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# c35 - 18.03 Class 35 May 8 The companion matrix and its...

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The companion matrix and its phase portrait; The matrix exponential: initial value problems. [1] We spent a lot of time studying the second order equation x" + bx' + kx = 0 and if b and k are nonnegative we interpreted them as the damping constant and spring constant (divided by the mass). The companion system is obtained by setting x' = y y' = - kx - by whose matrix of coefficients is the "companion matrix" A = [ 0 1 ; -k -b ] Note that tr(A) = -b , det(A) = k, and the characteristic polynomial of A is lambda^2 + b lambda + k, i.e., it is the same as the characteristic polynomial of the original second order equation. If lambda_1 is an eigenvalue of a companion matrix, then to find an eigenvector we look for v such that [ -lambda_1 , 1 ; * , * ] v = 0 v = [ 1 ; lambda_1 ] does nicely. This makes sense: x = e^{lambda_1 t} has derivative x' = lambda_1 e^{lambda_1 t} , so [ x ; x' ] = e^{lambda t} [ 1 ; lambda_1 ] is a solution to the companion system. QUESTION 1: What region in the (tr,det) plane corresponds to c > 0, k > 0? Ans: the upper left quadrant. QUESTION 2: What region in the (tr,det) plane corresponds to overdamping? Ans: The part of the upper left quadrant which is below the critical parabola, where there are stable nodes. For example x" + (3/2)x' + (1/2)x = 0 is overdamped. We saw long ago that solutions to overdamped equations decay as time increases, can cross the x = 0 slope). axis at most once, and can have at most one critical point (zero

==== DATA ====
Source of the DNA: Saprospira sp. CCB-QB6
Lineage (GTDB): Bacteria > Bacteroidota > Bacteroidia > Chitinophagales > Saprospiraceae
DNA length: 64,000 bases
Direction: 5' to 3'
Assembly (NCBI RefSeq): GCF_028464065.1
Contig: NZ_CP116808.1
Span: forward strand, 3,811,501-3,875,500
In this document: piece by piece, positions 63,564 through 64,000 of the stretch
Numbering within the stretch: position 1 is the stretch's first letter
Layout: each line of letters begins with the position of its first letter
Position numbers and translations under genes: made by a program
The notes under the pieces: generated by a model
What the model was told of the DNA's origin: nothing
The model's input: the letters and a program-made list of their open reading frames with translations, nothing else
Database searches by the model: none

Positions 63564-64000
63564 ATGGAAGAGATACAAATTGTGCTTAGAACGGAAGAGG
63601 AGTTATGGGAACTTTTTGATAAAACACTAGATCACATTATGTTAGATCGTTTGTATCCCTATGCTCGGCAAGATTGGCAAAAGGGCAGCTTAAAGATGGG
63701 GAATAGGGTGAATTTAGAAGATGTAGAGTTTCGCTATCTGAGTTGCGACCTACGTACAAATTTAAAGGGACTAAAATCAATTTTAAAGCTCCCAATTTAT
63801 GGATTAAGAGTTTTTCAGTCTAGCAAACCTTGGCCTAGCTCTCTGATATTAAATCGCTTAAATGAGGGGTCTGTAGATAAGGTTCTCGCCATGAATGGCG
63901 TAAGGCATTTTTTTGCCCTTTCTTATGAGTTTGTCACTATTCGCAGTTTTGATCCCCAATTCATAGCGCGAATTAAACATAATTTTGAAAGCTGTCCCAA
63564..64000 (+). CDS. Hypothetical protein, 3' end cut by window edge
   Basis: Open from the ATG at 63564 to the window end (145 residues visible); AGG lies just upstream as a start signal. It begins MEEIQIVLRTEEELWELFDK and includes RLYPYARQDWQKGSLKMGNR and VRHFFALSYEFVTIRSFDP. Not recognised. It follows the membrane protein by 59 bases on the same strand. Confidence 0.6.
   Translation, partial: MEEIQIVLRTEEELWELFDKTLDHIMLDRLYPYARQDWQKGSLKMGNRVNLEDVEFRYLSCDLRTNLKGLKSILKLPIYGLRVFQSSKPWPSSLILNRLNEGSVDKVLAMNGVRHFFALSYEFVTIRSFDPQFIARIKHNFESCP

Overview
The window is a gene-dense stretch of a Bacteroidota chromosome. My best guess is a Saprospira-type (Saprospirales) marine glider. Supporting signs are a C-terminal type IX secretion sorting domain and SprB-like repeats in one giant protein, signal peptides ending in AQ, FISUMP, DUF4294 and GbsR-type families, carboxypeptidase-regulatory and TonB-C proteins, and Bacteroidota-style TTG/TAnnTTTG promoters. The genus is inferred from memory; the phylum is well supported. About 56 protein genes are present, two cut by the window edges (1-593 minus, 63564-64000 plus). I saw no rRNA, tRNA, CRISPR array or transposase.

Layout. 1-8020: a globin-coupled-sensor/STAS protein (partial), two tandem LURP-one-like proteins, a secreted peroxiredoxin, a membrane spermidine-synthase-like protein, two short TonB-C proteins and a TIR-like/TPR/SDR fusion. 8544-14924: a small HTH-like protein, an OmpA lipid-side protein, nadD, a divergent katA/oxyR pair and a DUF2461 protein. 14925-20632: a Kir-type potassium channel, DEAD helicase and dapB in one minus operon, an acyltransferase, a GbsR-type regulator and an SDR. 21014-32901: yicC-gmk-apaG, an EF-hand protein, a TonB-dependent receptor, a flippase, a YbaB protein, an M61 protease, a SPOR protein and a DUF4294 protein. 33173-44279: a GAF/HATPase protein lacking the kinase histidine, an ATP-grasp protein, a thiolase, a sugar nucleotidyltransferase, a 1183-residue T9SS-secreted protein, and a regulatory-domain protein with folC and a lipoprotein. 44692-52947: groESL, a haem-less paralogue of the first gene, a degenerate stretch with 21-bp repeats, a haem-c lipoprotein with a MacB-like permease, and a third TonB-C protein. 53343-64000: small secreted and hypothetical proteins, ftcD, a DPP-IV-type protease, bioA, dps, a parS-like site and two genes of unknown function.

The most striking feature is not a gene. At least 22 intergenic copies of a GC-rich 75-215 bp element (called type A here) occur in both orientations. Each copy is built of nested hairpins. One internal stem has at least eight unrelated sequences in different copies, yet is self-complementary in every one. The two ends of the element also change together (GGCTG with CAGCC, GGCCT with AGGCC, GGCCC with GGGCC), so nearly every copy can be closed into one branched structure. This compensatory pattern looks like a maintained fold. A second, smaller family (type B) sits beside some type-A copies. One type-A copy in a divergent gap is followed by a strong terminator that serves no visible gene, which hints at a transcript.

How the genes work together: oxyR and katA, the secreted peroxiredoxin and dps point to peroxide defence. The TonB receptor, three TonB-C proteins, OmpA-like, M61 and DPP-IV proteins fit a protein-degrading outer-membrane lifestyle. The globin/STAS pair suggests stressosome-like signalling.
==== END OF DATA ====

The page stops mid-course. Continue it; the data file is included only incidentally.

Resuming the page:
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c35 - 18.03 Class 35 May 8 The companion matrix and its...

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